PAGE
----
Constraining associated value of trait objects (specifically Iterator)


I'm new to Rust and am writing one of my first programs, but I'm familiar with c++.

Please can you let me know if there a way for me to deal with the error 'dyn Iterator<Item = &MyType>' doesn't implement 'Debug'?

MyType implements Debug.

I have tried searching for this and tried various ways of addressing it but none worked. At one point I derived a new trait DebugIterator, with supertraits of Iterator and Debug, and that led me stumbling to here (Tracking issue for RFC 2289, "Associated type bounds" · Issue #52662 · rust-lang/rust · GitHub) but I am not sure if it means my approach isn't going to work.

I'm not sure if further context would be useful or appreciated, but here is the background just in case the idiomatic solution is for an overhaul rather than fixing this specific error!

I am trying to write a series of trait implementations that will convert a number of types into fewer more generic types in a Enum (as part of a process towards serializing them and just to learn). I am aware of the serde crate, but I would like to write something custom myself to learn Rust, and inspecting the serde source is a bit beyond me.

For example, so far I have an enum MyType and my process has been:

  • u32, i32 (and suitable others) are returned as MyType::Int(i64);
  • f32 (and suitable others) as MyType::Float(f32);
  • String (and perhaps suitable others) as MyType::String(&str);
  • and I'd like to return Vec, Hashmap (and suitable others) as some form of reference to a generic collection.

My understanding is that the idiomatic way of representing what I am calling 'collection' classes is through their iterator, but the iterator of Vec and Hashmap are of different concrete types. I think the idiomatic way of representing these is thus a reference to &dyn Iterator<Item::&MyType> through MyType::Iter(&dyn Iterator<Item::&MyType>) [where Iter is one of my MyType enum variants] using the common Iterator trait.

The issue I have is that MyType derives Debug, but because 'dyn Iterator<Item = &MyType>' does not derive Debug`, I get the error mentioned at the start.

I see from playing around that dyn Iterator<Item = &i32> cannot be formatted using {:?} because it doesn't implement Debug, yet a normal iterator of i32 references obviously is Debug, so is there a reason why trait objects cannot?

[Hopefully formatting is ok, this is hopefully my first post of many, so I welcome constructive criticism!]

The correct solution here is probably to not require the iterator to be Debug.

Iterators are not necessarily Debug. For example, this is not Debug:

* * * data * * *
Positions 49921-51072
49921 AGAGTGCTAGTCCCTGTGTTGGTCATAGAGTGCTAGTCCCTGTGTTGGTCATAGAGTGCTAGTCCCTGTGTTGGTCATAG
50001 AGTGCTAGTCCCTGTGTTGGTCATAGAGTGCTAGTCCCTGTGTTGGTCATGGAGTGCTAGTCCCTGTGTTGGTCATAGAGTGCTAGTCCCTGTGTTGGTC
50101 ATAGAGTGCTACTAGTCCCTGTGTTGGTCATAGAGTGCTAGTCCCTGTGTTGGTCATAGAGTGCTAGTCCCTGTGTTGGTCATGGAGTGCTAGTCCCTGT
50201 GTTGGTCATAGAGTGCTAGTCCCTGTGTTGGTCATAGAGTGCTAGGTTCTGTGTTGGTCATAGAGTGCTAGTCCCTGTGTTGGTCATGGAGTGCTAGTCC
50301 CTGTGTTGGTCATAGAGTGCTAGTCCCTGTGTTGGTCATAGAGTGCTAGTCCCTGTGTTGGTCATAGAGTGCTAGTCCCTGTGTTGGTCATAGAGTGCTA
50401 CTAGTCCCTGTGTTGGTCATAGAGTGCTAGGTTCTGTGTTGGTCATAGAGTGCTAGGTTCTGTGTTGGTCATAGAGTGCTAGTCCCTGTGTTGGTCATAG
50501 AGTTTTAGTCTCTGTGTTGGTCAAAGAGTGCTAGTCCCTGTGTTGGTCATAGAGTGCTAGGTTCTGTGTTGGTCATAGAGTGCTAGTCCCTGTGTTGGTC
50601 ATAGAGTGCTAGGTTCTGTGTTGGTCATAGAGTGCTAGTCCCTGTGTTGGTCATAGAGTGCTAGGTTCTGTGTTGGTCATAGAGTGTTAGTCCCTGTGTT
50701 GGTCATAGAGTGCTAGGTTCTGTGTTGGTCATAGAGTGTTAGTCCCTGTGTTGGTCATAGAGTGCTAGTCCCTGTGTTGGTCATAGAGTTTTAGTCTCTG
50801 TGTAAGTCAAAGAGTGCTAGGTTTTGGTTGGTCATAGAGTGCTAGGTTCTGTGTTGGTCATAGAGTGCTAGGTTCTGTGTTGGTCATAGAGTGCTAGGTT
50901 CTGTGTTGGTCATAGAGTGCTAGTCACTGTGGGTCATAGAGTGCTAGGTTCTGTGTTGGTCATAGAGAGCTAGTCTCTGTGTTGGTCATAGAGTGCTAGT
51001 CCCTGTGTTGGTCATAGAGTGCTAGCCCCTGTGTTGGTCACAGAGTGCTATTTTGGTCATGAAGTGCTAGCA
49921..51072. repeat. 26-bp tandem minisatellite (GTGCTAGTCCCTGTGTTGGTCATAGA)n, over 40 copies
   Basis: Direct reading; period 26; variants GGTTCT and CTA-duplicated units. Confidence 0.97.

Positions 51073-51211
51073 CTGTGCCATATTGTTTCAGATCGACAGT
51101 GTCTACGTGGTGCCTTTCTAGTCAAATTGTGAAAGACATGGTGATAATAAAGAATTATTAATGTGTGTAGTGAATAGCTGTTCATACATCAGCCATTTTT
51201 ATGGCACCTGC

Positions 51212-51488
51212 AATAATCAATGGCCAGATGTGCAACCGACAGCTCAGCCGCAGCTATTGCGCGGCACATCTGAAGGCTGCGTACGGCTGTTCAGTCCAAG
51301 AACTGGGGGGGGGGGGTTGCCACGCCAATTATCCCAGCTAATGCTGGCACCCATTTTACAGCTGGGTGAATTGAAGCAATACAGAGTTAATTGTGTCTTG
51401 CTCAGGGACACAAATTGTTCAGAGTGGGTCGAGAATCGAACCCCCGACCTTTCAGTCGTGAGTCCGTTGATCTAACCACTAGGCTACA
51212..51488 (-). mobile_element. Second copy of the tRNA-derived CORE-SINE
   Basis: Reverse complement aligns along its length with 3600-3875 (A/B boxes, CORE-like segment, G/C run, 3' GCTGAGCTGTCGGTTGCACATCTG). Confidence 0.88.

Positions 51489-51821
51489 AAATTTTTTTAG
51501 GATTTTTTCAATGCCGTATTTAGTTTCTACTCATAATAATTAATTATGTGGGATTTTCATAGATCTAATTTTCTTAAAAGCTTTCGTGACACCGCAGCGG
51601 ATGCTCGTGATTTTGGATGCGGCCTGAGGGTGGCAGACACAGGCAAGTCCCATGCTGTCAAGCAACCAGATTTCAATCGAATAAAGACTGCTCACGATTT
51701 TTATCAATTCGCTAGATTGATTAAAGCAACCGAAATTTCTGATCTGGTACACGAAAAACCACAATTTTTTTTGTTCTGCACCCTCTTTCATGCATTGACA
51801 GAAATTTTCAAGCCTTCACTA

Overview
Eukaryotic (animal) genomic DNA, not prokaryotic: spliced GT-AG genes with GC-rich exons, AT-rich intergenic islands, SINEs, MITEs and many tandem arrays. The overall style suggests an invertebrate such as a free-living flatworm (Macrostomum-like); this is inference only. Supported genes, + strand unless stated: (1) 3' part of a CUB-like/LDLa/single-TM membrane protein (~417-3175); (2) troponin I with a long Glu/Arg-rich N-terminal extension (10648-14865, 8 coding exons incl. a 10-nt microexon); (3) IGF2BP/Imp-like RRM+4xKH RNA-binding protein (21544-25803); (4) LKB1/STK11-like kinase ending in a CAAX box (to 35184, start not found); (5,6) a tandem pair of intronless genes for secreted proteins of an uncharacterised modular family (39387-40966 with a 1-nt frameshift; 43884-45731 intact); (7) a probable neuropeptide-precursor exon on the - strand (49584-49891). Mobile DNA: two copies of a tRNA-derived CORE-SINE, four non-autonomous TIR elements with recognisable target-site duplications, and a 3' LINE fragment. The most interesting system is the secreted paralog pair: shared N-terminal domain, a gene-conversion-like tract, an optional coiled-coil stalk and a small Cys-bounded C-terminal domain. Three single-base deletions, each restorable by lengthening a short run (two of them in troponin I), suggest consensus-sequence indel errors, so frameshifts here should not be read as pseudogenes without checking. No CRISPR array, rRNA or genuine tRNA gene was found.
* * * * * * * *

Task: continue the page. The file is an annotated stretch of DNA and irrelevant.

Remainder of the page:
struct MyIter;

impl Iterator for MyIter {
    type Item = i32;
    fn next(&mut self) -> Option<Self::Item> {

Hi Alice,

Thank you for the super quick response, I had not thought of that. My c++ brain was thinking that the iterators for Vec, HashMap (and others that I care about) will be Debug, but I forget it has to be true for all cases with Rust.

Now you have set out your example I understand that dyn Iterator is all possible iterators that iterate over my named class, and they could be like your MyIter. Is there a way of restricting to iterators where they implement Debug (as I would be happy with that constraint in this instance), or perhaps that is the issue here Tracking issue for RFC 2289, "Associated type bounds" · Issue #52662 · rust-lang/rust · GitHub.

Reading your motivation more closely, I think the real answer here will be to define your own trait instead of reusing iterator. You can have Debug be a sub-trait of your custom trait.


This can be done:

use core::fmt::Debug;

trait DebugIterator: Iterator + Debug {}
impl<T: Iterator + Debug> DebugIterator for T {}

fn main() {
    let mut it = [1, 2, 3].iter();
    let it: &mut dyn DebugIterator<Item = &i32> = &mut it;
    for x in it {
[src/] &it = Iter(

Aha, thanks both.

This makes sense now. The missing step being to derive my custom iterator for the types I need. A bit more boilerplate than I was expecting, but I'll go with this for now and reach for macros if I find I need a more succinct solution to implementing these.

I would mark both posts as [contributing to] the solution, but going with kpreid.

What an amazing community to respond so quickly to this!

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